A couple of days back, CNOOC and Sinopec teamed up to ramp up exploration efforts in offshore China. The state-controlled giants will explore for oil and gas resources at Bohai Bay, Beibu Gulf, South Yellow Sea and North Jiangsu Basin.
Will the Capex Drive and Collaborations Pay Off?
While China’s big three are betting big on domestic plays, it doesn’t guarantee robust output and solid returns they intend to generate. That’s because the companies are shelling out billions of dollars into mature and aging oil fields or new and cost-intensive plays, whose potential rates of return are relatively low. This is quite a risky proposition. Further, the US companies are unwilling to sell their fracking technology to China amid intellectual property concerns.
Add to that, unlocking the country’s large undeveloped shale reserves is a challenging task. China’s reserves are much deeper and harder to reach than those in North America. According to Bloomberg, China’s oil reserves have been on a steady and terminal decline, with production falling about 12% over the last three years.
Considering these factors, we are uncertain whether the massive capex drive to ramp up the output will yield desired results for the companies and the country.
Spending Plans in Sharp Contrast with Global Titans
Although Chinese oil giants are trying hard to replicate the American shale boom, the oil and gas deposits in China are located much deeper and are less concentrated, making the extraction cumbersome and expensive.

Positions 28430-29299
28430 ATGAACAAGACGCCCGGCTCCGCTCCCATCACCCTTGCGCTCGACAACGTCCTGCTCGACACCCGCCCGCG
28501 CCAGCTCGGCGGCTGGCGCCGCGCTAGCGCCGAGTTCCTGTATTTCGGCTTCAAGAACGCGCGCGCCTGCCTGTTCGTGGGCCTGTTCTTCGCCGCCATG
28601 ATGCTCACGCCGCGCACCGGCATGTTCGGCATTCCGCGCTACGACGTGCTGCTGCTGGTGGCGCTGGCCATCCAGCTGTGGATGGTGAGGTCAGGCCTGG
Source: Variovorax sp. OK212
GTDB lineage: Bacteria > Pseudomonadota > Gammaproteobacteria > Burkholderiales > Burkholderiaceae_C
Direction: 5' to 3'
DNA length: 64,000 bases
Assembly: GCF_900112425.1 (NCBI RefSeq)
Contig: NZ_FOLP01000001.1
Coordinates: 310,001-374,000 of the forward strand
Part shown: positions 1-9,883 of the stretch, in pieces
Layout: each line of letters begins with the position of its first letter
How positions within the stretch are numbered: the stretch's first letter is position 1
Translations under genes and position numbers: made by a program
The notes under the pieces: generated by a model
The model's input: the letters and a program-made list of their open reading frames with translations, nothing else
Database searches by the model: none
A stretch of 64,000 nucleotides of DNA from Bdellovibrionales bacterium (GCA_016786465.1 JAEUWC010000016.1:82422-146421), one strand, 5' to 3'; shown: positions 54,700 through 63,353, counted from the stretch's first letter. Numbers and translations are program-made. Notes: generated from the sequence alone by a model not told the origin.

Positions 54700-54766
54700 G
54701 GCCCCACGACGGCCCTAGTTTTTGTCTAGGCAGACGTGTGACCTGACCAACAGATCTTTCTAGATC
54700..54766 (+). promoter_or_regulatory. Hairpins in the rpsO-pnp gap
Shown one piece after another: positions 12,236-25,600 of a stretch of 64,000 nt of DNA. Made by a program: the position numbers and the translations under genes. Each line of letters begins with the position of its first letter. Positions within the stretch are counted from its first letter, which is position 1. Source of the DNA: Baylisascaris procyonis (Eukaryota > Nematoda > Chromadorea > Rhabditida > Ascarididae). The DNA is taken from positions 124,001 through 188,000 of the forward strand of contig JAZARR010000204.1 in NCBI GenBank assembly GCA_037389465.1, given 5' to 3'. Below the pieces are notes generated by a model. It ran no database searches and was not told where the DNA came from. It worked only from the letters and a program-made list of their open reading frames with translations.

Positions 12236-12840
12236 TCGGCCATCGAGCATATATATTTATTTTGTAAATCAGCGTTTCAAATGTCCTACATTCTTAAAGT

While the global energy supermajors like Shell RDS.A, ExxonMobil XOM and Chevron CVX – all carrying Zacks Rank #3 (Hold) – are investing in top-tier assets which are likely to generate impressive returns in the coming years, the Chinese explorers are mainly focused in exploring the costly wells and mature oilfields at home.
For instance, PetroChina, China’s biggest oil producer, is focusing its exploration efforts in Xinjiang, where per-well spending is around ten times higher than other fields. You can see the complete list of today’s Zacks #1 (Strong Buy) Rank stocks here.
Moreover, the global energy giants are focusing more on returning value to the shareholders via dividends and buybacks. However, with the Chinese producers pouring money into such mature and unprofitable oilfields, investors are skeptical whether the companies will be able to pay dividends and increase shareholder value.
Undoubtedly, the Chinese energy explorers are under pressure to bolstertheir output, but it seems that they are implementing the government’s order even if is not likely to yield superior returns. Moreover, the shareholders expect a reasonable capital discipline from the firmsin a volatile oil and gas price environment, so that profitability and the cash flows of the companies remain under control.
However, despite high costs and low productivity, Chinese energy companies are making every effort to boost their domestic produce. While China’s efforts to increase output may offset production decline from aging oilfields, it is not likely to reduce its dependence on foreign oil and gas imports.